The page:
So, what has remained? Well, the DAC implementation and choice of chips remain the same with a dual ES9028PRO chipset as well as the 8 core 64BIT ARMv8 processor for the CPU. Probably fair at this point to state that the 2GB of RAM has been upped to 4GB which makes it the highest RAM level in any DAP right now in the market.

Importantly, the AMP card system on the DX220 remains backward compatible. That is critical for those thinking of upgrading because some of us have quite a few of the cards we love and cherish as well as the fact AMP1 MK2 does not have a 4.4mm connection making the likes of the AMP8 very relevant. They will work, all of them, and in the same user-replaceable manner.

The last legacy feature to remain is the lack of Google Play services. Bummer. Instead, iBasso has supplied some alternative 3rd party applications such as APK Pure to get the job done.

iBasso DX220

Build Quality


There have been a lot of physical design improvements on the DX220 making it much sleeker looking than the DX200. The chassis is CNC’ed from a single aluminum block and eschews a lot of the bolt-on aesthetics of the DX200 in favor of a more integrated approach.

For example,  the DX200 volume guard bolt-on work in favor of a knob-protector built right into the right panel.  Like the DX200 there is a small convex-like bump on the right side of the panel that houses the power button. However, instead of the bump being part of bolt-on protector it is also part of the main DX220.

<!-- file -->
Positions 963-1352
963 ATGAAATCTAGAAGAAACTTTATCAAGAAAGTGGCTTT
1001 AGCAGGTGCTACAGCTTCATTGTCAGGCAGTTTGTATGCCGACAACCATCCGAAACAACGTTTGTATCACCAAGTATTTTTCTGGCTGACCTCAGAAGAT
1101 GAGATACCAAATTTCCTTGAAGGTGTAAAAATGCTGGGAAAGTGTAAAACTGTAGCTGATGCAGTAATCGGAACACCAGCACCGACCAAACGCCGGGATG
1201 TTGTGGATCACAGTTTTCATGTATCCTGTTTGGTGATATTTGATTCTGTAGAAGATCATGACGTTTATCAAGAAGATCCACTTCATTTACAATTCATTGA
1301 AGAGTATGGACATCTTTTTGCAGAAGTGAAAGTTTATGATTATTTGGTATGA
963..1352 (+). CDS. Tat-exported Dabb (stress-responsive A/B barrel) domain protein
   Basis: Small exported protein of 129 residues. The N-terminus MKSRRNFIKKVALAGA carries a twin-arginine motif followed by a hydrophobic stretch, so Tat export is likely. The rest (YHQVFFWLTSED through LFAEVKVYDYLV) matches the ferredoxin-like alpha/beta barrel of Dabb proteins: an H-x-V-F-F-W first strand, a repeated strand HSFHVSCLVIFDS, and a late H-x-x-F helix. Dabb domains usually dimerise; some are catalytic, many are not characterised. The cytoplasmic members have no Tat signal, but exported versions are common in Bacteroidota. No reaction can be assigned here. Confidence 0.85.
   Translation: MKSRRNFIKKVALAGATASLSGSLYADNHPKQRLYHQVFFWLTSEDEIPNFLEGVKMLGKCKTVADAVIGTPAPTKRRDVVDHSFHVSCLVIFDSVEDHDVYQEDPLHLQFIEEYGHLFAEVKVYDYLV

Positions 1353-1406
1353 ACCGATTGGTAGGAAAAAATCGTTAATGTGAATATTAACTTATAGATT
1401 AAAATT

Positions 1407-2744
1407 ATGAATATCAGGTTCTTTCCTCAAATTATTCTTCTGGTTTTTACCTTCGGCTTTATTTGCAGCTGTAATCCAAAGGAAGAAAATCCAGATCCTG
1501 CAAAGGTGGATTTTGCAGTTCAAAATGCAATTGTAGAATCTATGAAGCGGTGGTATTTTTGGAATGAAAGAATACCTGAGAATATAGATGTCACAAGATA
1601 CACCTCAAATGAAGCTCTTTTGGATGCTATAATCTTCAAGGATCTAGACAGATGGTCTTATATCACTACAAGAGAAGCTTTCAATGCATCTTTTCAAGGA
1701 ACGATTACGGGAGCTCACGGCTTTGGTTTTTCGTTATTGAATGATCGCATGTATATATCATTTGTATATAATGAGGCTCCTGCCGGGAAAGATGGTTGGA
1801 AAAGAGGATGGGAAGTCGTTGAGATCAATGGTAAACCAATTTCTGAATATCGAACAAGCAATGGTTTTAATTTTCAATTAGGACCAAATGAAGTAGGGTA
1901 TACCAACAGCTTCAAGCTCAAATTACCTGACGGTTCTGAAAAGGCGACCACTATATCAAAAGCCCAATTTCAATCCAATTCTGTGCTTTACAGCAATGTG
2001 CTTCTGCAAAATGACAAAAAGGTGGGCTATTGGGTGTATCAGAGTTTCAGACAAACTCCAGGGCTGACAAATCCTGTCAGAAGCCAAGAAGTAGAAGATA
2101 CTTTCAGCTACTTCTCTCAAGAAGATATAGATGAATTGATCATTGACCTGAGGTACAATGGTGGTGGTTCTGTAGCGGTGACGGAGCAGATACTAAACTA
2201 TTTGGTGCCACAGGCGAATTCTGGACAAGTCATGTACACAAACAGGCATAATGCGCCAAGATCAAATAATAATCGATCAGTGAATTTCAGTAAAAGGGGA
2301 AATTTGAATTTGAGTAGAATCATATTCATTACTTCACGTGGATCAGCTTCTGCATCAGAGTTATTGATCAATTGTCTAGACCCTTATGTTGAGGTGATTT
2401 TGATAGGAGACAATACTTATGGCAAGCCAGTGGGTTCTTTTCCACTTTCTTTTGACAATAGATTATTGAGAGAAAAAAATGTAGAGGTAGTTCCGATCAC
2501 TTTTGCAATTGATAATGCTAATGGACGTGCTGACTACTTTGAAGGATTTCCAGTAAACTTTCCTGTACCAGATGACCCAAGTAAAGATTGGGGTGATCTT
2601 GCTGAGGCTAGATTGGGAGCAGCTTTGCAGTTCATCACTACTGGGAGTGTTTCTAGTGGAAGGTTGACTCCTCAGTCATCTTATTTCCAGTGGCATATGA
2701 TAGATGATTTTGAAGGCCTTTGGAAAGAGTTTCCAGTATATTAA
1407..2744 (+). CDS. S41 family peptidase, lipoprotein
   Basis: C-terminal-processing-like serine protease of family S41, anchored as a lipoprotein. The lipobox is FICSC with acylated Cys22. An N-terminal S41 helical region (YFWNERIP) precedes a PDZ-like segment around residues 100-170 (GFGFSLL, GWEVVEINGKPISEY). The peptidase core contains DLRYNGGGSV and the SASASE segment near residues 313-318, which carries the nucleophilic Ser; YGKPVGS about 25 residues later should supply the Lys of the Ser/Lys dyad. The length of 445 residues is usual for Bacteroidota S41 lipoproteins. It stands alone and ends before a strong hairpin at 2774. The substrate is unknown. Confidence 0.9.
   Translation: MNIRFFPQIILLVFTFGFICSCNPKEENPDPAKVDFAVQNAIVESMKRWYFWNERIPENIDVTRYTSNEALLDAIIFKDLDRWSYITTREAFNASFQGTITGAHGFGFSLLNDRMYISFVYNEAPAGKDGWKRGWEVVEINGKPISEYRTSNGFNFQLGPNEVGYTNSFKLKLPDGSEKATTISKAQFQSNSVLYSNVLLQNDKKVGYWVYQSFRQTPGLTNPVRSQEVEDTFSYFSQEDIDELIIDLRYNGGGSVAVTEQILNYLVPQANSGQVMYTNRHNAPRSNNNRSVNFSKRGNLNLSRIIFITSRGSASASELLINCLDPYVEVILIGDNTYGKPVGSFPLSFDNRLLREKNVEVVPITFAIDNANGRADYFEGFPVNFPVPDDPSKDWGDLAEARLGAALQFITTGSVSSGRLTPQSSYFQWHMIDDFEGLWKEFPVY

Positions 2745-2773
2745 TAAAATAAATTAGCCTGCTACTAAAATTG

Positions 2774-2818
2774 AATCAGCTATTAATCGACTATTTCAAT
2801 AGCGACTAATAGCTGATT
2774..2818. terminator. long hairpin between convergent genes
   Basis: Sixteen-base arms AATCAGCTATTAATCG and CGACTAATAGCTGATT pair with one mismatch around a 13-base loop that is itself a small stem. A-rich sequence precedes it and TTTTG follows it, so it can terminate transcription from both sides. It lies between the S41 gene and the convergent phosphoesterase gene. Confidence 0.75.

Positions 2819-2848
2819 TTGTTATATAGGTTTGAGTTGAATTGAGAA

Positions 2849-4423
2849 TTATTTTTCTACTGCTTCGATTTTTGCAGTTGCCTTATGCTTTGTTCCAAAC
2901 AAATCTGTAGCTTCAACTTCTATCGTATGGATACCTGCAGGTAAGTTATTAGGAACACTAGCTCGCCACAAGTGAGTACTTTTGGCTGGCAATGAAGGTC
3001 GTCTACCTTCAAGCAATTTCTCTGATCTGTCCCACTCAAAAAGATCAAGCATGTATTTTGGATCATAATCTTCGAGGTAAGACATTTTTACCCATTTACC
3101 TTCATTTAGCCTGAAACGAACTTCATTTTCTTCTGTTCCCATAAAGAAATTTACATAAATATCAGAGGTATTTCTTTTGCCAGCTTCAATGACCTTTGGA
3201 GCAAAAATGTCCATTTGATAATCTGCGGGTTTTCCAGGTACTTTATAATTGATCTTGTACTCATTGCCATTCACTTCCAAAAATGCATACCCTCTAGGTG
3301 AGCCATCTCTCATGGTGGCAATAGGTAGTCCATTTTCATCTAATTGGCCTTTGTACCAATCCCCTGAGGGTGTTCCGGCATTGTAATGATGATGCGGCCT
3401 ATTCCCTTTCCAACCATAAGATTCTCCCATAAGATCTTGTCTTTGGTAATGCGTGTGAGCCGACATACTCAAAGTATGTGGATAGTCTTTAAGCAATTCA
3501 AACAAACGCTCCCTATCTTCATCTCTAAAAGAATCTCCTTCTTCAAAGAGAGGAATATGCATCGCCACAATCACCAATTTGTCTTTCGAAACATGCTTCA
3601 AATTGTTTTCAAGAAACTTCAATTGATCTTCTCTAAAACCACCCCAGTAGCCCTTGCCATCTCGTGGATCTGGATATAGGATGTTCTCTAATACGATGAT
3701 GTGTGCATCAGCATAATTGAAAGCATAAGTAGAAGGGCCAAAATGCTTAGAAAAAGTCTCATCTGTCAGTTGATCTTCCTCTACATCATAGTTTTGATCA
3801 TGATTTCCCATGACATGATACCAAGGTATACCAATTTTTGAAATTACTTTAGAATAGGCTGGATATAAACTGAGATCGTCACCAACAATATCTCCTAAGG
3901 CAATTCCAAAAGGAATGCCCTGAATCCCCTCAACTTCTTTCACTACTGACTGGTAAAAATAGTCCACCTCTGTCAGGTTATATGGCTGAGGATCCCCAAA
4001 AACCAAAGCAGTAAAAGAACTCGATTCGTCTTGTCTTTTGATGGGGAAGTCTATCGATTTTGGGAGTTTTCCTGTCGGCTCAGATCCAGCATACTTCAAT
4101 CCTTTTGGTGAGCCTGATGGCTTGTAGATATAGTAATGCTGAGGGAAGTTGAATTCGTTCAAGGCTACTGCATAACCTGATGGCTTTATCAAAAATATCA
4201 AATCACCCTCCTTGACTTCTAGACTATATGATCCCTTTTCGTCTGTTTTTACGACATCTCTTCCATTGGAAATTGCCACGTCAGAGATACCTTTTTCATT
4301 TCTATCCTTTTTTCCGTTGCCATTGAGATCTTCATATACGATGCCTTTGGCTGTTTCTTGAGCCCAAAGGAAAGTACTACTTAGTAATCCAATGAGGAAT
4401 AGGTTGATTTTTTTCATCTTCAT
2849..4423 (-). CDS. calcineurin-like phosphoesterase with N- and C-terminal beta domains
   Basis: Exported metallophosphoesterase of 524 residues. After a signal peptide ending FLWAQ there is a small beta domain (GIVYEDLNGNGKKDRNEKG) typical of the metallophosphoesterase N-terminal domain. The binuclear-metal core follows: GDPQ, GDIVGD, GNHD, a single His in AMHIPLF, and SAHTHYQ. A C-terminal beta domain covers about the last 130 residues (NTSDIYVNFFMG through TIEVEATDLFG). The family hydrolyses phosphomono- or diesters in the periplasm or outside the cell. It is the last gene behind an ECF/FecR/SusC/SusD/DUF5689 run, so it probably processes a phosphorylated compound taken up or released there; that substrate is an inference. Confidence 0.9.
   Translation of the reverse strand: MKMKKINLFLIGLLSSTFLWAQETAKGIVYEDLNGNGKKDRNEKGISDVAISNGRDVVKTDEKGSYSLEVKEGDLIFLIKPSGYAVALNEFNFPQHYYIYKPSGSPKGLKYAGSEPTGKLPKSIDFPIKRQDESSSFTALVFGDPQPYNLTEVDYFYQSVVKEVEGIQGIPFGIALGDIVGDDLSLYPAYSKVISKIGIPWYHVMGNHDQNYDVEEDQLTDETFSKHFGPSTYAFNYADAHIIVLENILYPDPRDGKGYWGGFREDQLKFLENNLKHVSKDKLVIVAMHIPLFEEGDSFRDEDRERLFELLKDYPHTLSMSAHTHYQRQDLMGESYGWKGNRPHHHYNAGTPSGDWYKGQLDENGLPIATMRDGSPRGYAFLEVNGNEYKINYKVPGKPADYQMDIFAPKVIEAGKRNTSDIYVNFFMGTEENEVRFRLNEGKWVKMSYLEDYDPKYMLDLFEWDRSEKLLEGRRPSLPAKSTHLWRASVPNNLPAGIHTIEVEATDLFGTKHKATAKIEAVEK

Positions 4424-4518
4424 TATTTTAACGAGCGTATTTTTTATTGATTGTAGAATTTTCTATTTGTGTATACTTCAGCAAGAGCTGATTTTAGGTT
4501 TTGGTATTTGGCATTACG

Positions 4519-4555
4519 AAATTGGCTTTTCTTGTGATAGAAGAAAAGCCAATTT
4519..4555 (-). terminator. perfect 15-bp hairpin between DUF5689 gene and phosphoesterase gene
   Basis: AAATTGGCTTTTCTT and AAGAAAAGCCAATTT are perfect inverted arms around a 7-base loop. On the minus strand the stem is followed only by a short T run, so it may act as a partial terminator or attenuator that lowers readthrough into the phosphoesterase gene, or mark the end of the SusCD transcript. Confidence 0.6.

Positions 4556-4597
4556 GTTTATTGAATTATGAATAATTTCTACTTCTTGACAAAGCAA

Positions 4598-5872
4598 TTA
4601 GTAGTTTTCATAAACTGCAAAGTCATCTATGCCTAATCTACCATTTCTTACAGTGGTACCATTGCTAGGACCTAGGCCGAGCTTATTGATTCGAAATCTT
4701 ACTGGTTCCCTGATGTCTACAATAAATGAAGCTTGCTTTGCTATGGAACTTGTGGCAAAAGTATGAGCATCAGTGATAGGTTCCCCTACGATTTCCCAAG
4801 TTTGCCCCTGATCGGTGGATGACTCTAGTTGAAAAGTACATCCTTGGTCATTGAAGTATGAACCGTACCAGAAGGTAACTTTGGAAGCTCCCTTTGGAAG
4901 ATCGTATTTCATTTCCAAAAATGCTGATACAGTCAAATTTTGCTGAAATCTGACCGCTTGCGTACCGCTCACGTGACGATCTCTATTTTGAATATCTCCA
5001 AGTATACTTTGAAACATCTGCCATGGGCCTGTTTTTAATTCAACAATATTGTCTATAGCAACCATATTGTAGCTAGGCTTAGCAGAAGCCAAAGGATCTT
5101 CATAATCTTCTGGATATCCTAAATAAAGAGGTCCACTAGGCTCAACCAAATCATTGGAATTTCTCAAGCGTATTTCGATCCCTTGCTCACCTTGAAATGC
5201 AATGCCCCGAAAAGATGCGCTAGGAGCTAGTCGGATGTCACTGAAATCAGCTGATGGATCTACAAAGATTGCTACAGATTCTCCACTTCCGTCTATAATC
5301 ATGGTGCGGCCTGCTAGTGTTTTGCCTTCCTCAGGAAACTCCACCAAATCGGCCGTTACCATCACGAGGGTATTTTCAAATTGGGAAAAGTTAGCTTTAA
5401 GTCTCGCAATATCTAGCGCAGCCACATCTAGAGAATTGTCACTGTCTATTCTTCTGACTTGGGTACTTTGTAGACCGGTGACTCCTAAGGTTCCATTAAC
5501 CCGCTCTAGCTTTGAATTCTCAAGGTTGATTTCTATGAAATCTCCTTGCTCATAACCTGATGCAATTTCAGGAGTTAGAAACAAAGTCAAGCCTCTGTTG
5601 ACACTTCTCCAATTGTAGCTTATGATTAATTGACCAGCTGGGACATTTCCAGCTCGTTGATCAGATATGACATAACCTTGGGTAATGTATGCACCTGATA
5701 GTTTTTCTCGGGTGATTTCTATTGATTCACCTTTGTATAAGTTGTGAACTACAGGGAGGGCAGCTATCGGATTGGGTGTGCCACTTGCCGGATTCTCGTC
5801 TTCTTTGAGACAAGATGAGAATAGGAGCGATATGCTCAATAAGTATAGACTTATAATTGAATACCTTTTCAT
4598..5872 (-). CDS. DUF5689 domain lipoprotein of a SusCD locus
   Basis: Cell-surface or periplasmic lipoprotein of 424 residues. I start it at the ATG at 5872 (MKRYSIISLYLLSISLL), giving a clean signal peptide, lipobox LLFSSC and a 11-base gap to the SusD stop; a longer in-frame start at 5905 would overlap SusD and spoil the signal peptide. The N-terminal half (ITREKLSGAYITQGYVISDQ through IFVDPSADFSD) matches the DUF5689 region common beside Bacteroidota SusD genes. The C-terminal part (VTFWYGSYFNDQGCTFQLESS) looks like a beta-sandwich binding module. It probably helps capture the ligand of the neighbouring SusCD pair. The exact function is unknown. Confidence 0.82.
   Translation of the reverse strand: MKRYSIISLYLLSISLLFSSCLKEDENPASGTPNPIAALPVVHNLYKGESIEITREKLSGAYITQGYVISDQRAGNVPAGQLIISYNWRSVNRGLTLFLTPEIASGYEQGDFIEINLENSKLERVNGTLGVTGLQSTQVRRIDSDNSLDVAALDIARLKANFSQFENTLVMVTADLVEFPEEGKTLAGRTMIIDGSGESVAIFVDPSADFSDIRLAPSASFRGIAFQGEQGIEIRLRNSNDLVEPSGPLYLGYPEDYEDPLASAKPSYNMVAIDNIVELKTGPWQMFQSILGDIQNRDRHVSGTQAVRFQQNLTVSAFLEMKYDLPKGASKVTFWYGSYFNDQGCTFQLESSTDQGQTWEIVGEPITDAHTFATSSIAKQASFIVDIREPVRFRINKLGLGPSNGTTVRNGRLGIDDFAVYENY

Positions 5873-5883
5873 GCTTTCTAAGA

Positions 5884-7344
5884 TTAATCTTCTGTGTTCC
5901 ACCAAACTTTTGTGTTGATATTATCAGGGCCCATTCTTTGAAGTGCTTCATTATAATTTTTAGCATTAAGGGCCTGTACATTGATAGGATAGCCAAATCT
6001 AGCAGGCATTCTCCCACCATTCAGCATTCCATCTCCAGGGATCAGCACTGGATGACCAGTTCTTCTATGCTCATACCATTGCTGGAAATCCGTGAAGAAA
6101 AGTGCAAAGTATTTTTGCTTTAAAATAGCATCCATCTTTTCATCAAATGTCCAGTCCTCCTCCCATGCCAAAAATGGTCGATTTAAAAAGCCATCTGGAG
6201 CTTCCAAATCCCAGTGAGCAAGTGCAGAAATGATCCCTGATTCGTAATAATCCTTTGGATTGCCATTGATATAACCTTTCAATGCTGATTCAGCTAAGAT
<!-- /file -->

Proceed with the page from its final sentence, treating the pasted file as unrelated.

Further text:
The finishing is also more refined on the edging work of the chassis and the anodized finish is a lighter gunmetal tone. On the older DX200, it was quite curved and smooth on the cornering, however, the ledge work from the front panel to the side panel was a bit sharper. iBasso have graduated that ledge a little more aggressively this time around on the DX220 with a result that it feels marginally smoother in the hand.

iBasso DX220

The rear panel has also had a bit of a revamp with a new ‘shinier’ or reflective CNC back cover. This material matched on the base of the new AMP1 MK2 card to give the back a continuous or harmonious look. The only detraction from the new styling is that the old AMP cards finishing might look a little out of place on the DX220. I am told by iBasso however that they will be providing new backplates for the AMP cards that can applied or bought with the cards.